I’m often asked by my liberal friends how I can live with a conservative. As a matter of fact, our conflicting perspectives influenced our decision to write our memoir, The Gift of El Tio; I being opposed to mining and my husband, Larry,an exploration geologist, seeing it as a way to alleviate poverty.
It’s 2004. Larry and I position two signs on the front yard, one campaigning for Dennis Kucinich and the other, for George W. Bush.
“Liberals are intolerant,” my conservative husband says, “especially in this town.”
“That’s ridiculous. Tolerance is the axiom of liberal thought,” I counter.
The next morning only one sign remains – Dennis Kucinich.
“See? They can’t stand different opinions.” My husband gloats as if he’s won the debate.
“Maybe there’s a prankster, but I don’t think one incident proves anything.”
That night, Larry places a second sign (he seems to have an endless supply) for George W., proclaiming that this one will probably be stolen by morning.
“Nonsense,” I say.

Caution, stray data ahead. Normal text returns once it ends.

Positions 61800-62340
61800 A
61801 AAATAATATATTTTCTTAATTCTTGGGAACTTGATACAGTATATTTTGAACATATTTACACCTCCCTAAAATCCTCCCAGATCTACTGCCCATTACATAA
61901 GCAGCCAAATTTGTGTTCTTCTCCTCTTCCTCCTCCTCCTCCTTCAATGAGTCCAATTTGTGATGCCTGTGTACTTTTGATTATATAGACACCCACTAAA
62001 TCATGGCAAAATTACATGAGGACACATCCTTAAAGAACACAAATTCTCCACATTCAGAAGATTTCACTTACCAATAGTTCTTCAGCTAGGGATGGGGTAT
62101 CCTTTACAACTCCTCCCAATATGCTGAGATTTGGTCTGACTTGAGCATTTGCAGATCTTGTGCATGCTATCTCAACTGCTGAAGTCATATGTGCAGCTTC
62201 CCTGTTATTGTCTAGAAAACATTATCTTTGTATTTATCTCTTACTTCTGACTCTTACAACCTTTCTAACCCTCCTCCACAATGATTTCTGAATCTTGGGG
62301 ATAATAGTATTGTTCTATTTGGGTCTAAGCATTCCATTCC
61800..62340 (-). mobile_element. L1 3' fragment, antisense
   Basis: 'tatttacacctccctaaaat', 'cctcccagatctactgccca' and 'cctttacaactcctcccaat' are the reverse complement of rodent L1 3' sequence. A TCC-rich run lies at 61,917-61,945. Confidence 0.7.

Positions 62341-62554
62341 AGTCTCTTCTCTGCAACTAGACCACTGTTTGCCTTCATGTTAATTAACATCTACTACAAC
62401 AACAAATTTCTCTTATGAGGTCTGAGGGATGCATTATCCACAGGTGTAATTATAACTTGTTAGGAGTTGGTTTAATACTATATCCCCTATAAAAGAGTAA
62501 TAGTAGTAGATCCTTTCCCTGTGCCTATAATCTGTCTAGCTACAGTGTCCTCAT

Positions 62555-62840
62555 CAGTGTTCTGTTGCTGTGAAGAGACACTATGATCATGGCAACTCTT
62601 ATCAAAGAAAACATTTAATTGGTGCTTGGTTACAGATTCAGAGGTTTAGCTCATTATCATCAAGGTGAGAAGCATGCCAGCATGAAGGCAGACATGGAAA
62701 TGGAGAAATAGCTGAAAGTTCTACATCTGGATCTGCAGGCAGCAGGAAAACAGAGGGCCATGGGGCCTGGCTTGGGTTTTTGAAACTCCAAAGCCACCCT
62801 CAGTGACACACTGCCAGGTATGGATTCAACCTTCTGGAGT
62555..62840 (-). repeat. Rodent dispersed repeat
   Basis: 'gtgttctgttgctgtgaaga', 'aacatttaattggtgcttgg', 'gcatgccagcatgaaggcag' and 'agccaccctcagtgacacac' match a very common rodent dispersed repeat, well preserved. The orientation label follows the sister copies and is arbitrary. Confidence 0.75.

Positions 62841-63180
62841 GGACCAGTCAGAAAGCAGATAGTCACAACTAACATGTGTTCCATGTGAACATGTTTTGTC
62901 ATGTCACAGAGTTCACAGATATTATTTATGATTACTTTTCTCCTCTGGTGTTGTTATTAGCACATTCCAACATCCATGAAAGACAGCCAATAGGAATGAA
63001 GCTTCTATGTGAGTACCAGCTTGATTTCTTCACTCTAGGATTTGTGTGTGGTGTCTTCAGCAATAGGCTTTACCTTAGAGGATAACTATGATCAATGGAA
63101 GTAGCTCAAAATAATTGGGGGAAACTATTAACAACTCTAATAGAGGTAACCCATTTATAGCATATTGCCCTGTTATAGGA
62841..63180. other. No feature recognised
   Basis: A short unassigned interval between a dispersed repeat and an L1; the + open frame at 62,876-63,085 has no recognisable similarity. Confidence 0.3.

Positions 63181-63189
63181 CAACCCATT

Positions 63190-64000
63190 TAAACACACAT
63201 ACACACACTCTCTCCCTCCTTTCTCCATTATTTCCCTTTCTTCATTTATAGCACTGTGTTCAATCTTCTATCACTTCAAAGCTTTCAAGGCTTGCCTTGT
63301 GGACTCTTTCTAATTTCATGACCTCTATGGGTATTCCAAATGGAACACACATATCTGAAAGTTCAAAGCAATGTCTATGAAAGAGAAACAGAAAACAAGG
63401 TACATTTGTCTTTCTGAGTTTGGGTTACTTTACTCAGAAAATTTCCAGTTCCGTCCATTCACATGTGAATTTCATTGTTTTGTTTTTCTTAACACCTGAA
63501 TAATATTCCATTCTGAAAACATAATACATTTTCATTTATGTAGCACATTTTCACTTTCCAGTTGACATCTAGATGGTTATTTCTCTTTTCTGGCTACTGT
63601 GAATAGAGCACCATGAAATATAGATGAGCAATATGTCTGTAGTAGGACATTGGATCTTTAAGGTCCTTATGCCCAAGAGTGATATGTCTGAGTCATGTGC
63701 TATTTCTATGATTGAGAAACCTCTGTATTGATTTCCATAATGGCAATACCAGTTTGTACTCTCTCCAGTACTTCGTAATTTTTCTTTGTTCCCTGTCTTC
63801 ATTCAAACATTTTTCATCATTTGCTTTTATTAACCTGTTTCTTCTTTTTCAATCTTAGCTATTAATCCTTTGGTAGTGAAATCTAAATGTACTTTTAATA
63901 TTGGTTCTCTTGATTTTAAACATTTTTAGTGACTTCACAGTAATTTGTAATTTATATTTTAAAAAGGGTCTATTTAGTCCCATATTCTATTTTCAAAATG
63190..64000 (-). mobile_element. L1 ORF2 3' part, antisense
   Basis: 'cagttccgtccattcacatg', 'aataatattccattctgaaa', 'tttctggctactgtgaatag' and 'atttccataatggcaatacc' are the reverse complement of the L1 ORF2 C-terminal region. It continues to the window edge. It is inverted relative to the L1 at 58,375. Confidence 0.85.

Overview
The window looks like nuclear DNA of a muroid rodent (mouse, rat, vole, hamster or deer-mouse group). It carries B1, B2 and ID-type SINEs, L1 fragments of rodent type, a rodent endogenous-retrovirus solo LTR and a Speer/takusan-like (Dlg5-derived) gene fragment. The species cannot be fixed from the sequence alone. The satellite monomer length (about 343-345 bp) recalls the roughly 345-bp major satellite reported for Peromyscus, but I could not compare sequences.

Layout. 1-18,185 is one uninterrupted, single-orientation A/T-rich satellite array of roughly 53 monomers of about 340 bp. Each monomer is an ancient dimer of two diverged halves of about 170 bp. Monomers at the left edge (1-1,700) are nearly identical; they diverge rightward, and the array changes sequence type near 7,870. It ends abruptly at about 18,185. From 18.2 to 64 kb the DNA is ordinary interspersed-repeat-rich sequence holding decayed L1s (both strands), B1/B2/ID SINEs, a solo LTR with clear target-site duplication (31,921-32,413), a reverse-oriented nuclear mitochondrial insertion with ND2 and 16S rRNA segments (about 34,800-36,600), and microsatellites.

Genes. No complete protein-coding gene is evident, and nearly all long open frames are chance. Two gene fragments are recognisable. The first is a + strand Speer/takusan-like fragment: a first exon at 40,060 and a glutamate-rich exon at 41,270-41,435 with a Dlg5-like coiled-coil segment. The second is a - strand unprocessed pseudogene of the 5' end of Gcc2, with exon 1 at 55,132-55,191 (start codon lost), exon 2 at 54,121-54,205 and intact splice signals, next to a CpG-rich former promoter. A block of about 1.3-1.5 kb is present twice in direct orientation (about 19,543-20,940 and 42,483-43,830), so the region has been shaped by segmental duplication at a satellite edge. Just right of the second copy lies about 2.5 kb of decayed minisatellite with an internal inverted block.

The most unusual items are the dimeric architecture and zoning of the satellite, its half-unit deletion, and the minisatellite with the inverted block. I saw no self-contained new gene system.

Next morning, George W. has disappeared again, leaving a lone Dennis Kucinich.
“Watch,” he says, now apparently enjoying the proof that my liberal cohorts certainly do not tolerate free choice in presidential preferences.
After the third disappearance of George W., doubts about acceptance of differing opinions in our town edge their way into my mind. But these abate when the fourth George W. Bush sign remains throughout the primaries and election.
“See?” I grin. “It was just a single prankster who gave up.”
Larry just smiled and said, “Oh, really?”
As I approach the George W. sign one day, I receive an electrical jolt. Puzzled, I ask Larry what could it be. “Just some pipe,” he quipped. “Sometimes they do that,” he went on, taking advantage of my ignorance of physics.
We all know the outcome of that election. As time passes, even Larry begins to question whether or not George W. is the right choice for president. And with more time passing, both of us become even more disillusioned with our parties, promising to register as Independents.
One day, I ask Larry, “Whatever happened to that pipe that gave me a shock?”
Sheepishly, he replies, “That wasn’t a pipe. I electrified the George W. Bush sign.”
“Guess that’s one way to deal with intolerant liberals.”
“You bet,” he says.